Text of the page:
How to Live as Christians in Politically Divided Times

Learning from the past

For many people, this has been a really challenging and politically divisive time. If it has not been for you, it is likely you only spend time with people who think just like you, which isn’t good for you. The good news is that we are not the only Christians to live in a politically divisive time, so thankfully we can learn from those who have gone before us. Here are three ways we should be living:

1. Remember Our First Allegiance Is Jesus and His Kingdom.

Few would admit politics or a political ideology has become their god or their religion, but we are wise to ask the Lord to search our hearts. Where have you placed your hope? Who has discipled you this last year, Jesus or your favorite news anchor? What are you most passionate to speak about? When leaders told Peter and John, two of Jesus’ disciples, that they had to stop speaking about Jesus, they replied, “we can’t help but speak about the things we have seen and heard” (Acts 4:20). In a politically divisive time, what Peter and John could not contain themselves from speaking about was Jesus.

Trusting something other than Jesus ruins us. My heart breaks for the alcoholic who keeps running to the bottle for relief, though the bottle is destroying him. My heart breaks for people who keep running to politics, on both sides, for their hope. It breaks my heart when people run down rabbit holes of misinformation for relief even though they are only destroying people with anger. Like a drug, political rabbit holes promise solace but only deliver on anger and disappointment when “the prophecies” don’t come true. Run to Jesus. Every single prophecy about him has come to pass. He is true.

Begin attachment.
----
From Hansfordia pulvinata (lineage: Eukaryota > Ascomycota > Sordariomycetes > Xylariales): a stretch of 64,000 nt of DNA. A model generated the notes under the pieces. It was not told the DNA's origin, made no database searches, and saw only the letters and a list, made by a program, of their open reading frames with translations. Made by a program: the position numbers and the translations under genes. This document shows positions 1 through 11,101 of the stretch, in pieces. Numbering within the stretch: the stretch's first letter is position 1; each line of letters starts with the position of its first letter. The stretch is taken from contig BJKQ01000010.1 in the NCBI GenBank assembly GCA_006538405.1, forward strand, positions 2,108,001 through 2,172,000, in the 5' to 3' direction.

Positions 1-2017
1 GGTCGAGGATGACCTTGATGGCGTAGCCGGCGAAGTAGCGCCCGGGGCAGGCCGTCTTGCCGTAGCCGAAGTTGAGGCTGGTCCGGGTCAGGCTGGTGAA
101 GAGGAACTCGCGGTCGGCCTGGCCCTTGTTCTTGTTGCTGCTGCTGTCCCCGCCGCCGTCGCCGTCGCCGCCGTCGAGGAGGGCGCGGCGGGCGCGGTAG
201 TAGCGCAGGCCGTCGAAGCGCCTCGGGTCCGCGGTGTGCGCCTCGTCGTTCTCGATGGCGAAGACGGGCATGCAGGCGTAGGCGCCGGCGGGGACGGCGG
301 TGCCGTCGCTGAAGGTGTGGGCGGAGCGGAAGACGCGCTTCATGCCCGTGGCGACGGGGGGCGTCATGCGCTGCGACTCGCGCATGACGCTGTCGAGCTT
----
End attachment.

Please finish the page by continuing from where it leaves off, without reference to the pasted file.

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Ultimately, our citizenship is heaven. As much as I love America, America is not our forever home. We won’t be around the throne in eternal glory celebrating America. We will be celebrating the worth of our God. We won’t be singing the “Star-Spangled Banner” (as much as I am glad to sing it now); we will be singing about the Lamb of God who has rescued us.

2. Be Convinced and Kind.

The apostle Paul once dealt with a serious divisive issue among God’s people. Do they eat meat that is sacrificed to idols? Some were saying “yes, we can eat meat because the Bible says everything is clean. That idol is not real anyway.” Others were saying, “No way. We can’t eat something offered to an idol.” This was a big issue. Paul did not want people saying “how can you be a Christian and eat?” or “how can you be a Christian and not eat?” Today, we hear people saying, “how can you be a Christian and think that way politically?” Paul told the Christians to stop judging one another and to promote peace among each other (Rom. 14). He wanted the Christians to be convinced in their own minds and kind to their brothers and sisters.

We too can be convinced (about eating and about voting) and kind at the same time. It is easy to be convinced and not be kind, and it is easy to be kind and not be convinced. But to be both convinced and kind takes maturity.

3. Engage More Than Politically.

Compared to God’s people throughout the centuries, we are a rarity in that we have a political voice and vote. Most Christians throughout the centuries lived under a monarchy with no political voice. In fact, when Peter and Paul wrote to pray for our leaders and honor them, they were writing about leaders who would kill them. The early believers did not have a seat at the political table, but they still cared for all that the Lord cares about and found ways to serve people and to represent Christ. Larry Hurtado, in his book Destroyer of the Gods, pointed out that Christians in Rome were passionate for all ethnicities, the poor, a countercultural sexual ethic, and the children who would be killed by infanticide. May our political voice not make us complacent in finding ways, outside of politics, to care for all the Lord cares about. We should engage politically because we can, but we can and must engage more than politically.

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This article originally appeared on EricGeiger.com and is reposted here by permission.